So the question is, will there be a Karoq hybrid any time soon? Skoda already has plug-in hybrid models in the shape of the Skoda Superb iV and Skoda Octavia iV. These both combine a 1.4-litre TSI petrol engine with an electric motor, the latter gives a 35 mile purely electric range.
It would make a lot of sense then for there to be a Karoq iV using the same set-up. Skoda doesn't have hybrids and the Enyaq is the flag bearer for its electrification so plug-in hybrids make a lot of sense.
For us, a 30 mile+ range would mean we'd rarely be using the fuel tank as most of our journeys are short, local trips. It's something we took advantage of with our Volvo V60 T8 during the fuel 'crisis' in 2021.
However, we spoke to Skoda who told us that having just launched the facelifted Skoda Karoq there are currently no plans for it to be part of the iV electrified range of cars. Instead we can expect the Skoda Karoq replacement to be a fully electric car. Skoda is ramping up its EV programme and will have at least three electric vehicles in development as early as 2026.
So for now, it seems that Skoda Karoq owners will have to make do with petrol and diesel power. Unless they make the switch to either a Skoda Octavia or Skoda Superb, both available as a PHEV, or fully commit to the electric Skoda Enyaq.
Report 6: MPG in our Skoda Karoq 1.5 TSI
We've stuck with a petrol engine with the Skoda Karoq but will we regret not choosing the 2.0 TDI when it comes to fuel economy?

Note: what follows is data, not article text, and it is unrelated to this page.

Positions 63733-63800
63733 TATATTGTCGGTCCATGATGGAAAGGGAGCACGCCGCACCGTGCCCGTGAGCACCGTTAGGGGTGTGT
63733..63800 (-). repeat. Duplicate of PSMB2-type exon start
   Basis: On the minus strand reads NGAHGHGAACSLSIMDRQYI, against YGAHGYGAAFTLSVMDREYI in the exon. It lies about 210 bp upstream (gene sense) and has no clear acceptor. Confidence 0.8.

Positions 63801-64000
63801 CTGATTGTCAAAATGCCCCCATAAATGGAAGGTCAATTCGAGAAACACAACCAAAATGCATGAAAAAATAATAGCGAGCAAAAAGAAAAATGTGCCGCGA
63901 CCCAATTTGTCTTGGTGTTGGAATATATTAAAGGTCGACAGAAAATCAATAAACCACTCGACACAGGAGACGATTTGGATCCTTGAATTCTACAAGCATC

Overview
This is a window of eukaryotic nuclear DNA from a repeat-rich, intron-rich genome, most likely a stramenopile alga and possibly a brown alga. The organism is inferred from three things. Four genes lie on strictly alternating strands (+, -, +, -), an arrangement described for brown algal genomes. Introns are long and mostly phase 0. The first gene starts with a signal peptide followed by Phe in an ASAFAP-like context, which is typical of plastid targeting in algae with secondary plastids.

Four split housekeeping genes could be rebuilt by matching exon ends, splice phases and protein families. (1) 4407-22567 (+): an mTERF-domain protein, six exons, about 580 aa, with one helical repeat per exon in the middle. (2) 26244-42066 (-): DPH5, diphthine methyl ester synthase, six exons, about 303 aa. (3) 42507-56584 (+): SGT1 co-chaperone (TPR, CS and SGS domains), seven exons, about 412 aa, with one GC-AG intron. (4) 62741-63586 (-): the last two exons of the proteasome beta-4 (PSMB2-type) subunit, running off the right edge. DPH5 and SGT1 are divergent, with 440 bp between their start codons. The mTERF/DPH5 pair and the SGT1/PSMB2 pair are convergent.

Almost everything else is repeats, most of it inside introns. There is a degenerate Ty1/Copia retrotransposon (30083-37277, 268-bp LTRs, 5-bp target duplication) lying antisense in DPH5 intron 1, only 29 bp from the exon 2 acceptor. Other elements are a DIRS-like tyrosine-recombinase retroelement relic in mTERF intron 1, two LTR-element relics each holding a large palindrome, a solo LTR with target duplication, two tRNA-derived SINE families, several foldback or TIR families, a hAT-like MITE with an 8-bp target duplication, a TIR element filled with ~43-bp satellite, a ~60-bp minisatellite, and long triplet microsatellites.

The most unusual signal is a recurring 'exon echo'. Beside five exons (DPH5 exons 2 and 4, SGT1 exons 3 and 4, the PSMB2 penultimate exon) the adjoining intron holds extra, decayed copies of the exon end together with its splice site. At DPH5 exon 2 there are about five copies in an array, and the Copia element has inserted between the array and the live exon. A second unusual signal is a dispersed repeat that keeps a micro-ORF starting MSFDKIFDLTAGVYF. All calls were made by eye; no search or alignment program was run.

Date: 19 July 2022 | Current mileage: 2201 | Claimed economy: 43.5mpg | Actual economy: 37.9mpg
One of the things we mulled over when choosing the Karoq was whether to go for a petrol TSI engine (as in the Skoda Octavia vRS we ran) or switch to a TDI diesel like our own Skoda Superb Estate. Skoda has ditched the 1.6 TDI but still offers the 2.0 TDI with 150PS - the same engine that's in our Superb.
It has identical power to the 1.5 TSI and while the diesel has the torque advantage, the TSI is far quieter and smoother. Plus given how expensive diesel fuel is, it's also cheaper to fill up at the local Esso...
But what of a actual economy? Well the Skoda Karoq 1.5 TSI DSG has claimed economy of 43.5mpg, which we thought quite low considering the far more powerful Octavia 2.0 TSI 245 vRS we ran previously posted a claimed 40.3mpg.
So far - and with 3000 miles now on the clock - we're seeing about 38mpg on average. I say average as there's seemingly no way to actually display a long term average mpg figure on the trip computer. Unless I'm being very thick. (Edit: we've worked out how to do this now, but the average figure is still around 38mpg)
While a petrol engine makes perfect sense for the kind of driving we do, I do miss the economy of a diesel. The 2.0 TDI 150 DSG Karoq has a claimed 55mpg and from our experience with our own diesel Skoda Superb, you'd be likely to see at least late 40s without much effort.
Hopefully the fuel economy will increase closer to 40mpg over the next few weeks with a number of longer motorway trips planned - while a new custodian is on the cards too. Meanwhile I will just enjoy the lack of diesel clatter when I start it up each morning...